Chapter 7. Class-3 TAN Files, Varia

Table of Contents

Keyword Vocabulary (TAN-key)
Root Element and Head
Data (<body>)
Morphological Concepts and Patterns (TAN-mor)
Principles and Assumptions
Root Element and Header
Data (<body>)
Claims and assertions (TAN-c)
Root Element and Header
Data (<body>)

This chapter provides general background to the elements and attributes that are unique to all class 3 TAN files. For detailed discussion see Chapter 8, TAN patterns, elements, and attributes defined.

Class 3 TAN formats are those that do not fit either class 1 or 2. This class, at present, consists of rules pertaining to morphology, of keywords, and of RDF-like claims.

All too often, a project has a set of vocabulary it draws from time and again for its files. To repeat the IRI + name pattern can not only be tedious, it can be treacherous, especially when a project decides to change or augment its vocabulary, and fails to do so in every project file, or does so, but inconsistently.

The TAN-key format is intended to allow a project to define the IRI + name patterns for things that it regularly names, to be applied to any element that takes @which. For example, it is a suitable way to gather the IRI + name patterns for the people who worked on a project. For a complete list of predefined TAN keywords, see Chapter 9, Official TAN keywords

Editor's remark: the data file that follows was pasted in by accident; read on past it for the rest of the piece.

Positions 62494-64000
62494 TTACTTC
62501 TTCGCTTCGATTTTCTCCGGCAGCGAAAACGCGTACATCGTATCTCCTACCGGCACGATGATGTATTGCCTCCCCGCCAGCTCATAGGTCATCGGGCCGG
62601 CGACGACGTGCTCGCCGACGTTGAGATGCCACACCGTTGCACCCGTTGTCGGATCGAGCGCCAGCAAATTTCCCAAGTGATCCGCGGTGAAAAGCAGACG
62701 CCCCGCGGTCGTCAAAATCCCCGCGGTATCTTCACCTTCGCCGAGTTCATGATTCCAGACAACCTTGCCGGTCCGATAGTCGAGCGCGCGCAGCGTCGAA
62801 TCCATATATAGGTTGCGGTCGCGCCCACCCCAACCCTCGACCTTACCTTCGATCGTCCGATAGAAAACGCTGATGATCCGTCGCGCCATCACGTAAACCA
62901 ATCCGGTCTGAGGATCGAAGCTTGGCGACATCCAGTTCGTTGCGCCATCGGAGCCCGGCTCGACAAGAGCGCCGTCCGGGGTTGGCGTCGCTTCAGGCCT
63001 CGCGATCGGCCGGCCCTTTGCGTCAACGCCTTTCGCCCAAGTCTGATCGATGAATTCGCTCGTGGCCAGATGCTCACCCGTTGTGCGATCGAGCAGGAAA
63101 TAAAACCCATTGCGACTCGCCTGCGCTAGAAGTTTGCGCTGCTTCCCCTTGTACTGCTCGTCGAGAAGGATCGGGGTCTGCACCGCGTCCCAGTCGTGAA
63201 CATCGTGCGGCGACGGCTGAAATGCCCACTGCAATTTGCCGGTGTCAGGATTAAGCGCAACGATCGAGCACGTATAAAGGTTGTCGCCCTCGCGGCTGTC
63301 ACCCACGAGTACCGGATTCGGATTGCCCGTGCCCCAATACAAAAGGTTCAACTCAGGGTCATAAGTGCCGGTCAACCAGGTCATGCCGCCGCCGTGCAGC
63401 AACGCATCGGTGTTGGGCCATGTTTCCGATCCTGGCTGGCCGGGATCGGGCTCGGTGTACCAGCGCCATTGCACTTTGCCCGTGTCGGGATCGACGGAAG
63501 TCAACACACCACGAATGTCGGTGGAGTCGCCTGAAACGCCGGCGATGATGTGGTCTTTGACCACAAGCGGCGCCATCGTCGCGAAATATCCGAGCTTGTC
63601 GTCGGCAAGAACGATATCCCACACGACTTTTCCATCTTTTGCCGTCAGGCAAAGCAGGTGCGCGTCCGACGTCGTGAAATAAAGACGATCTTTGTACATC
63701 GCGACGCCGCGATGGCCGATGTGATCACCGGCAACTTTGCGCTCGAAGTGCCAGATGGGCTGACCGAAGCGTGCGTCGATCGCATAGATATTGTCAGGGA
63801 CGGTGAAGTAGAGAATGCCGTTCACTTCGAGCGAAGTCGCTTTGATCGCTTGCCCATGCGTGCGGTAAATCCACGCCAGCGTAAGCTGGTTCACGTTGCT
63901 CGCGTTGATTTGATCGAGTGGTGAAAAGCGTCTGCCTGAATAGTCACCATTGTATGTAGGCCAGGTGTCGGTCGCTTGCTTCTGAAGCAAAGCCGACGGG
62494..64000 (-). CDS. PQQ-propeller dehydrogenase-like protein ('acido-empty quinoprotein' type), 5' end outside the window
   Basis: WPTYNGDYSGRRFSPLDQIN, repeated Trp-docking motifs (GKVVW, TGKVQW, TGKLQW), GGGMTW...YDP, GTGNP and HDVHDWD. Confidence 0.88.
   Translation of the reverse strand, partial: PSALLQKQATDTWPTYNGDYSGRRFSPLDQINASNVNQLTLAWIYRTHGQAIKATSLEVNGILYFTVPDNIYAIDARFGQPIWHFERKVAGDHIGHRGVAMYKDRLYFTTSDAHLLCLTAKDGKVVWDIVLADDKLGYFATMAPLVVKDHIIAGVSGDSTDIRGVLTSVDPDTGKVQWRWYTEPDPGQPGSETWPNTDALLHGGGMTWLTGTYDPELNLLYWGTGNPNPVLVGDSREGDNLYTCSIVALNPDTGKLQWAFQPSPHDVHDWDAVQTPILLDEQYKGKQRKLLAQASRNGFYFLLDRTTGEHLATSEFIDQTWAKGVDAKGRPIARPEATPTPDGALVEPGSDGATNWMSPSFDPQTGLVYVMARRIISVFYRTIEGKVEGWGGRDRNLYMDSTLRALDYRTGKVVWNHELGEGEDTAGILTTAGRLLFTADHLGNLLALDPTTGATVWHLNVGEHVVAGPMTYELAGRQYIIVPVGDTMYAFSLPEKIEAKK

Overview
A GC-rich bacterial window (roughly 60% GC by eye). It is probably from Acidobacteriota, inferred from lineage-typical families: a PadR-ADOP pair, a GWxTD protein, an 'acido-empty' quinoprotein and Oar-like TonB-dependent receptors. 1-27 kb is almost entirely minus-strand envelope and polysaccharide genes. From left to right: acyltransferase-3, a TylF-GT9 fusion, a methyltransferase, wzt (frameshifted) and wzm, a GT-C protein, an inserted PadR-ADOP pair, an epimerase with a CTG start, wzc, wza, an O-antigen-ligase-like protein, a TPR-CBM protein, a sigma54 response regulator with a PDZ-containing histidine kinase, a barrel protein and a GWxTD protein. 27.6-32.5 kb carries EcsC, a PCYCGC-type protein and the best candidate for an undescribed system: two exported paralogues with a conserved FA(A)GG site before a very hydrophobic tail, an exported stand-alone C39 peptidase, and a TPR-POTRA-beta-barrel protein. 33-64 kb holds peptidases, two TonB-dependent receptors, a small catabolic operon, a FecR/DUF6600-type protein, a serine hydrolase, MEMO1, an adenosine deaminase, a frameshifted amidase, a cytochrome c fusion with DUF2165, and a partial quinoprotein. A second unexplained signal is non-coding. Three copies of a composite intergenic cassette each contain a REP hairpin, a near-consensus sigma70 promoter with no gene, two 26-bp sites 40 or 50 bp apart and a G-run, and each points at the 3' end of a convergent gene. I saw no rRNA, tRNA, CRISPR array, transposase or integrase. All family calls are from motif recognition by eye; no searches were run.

This format is a core part of the TAN schema, defining commonly used concepts in <token-definition>, <div-type>s, and so forth.

For more details on how this format relates to other TAN formats, see the section called “Inclusions and Keys”.

The TAN-key format is distinguished by the presence of <TAN-key> as the root element.

The <declarations> of a TAN-key file will be empty, or have <group-type>s. The lack of children in <declarations>, which is devoted to declaring the assumptions made in creating a TAN file, is because the content of a TAN-key file is arbitrary.

The <body> of a TAN-key file consists simply of <item>s, perhaps gathered into groups, either by being placed as descendants of a <group> or by being given group names via @group. These groups have, at present, no effect upon other TAN files that import them. They have been useful, however, in more advanced uses of the format, particularly in the case of the standard TAN-key file for <div-type> (../TAN-key/div-types.TAN-key.xml), where common types of divisions have been given a rudimentary typology suitable for transformations into other formats.

Most frequently, a TAN-key file will contain items that have the IRI + name pattern. The only exception is when it contains <token-definition>s.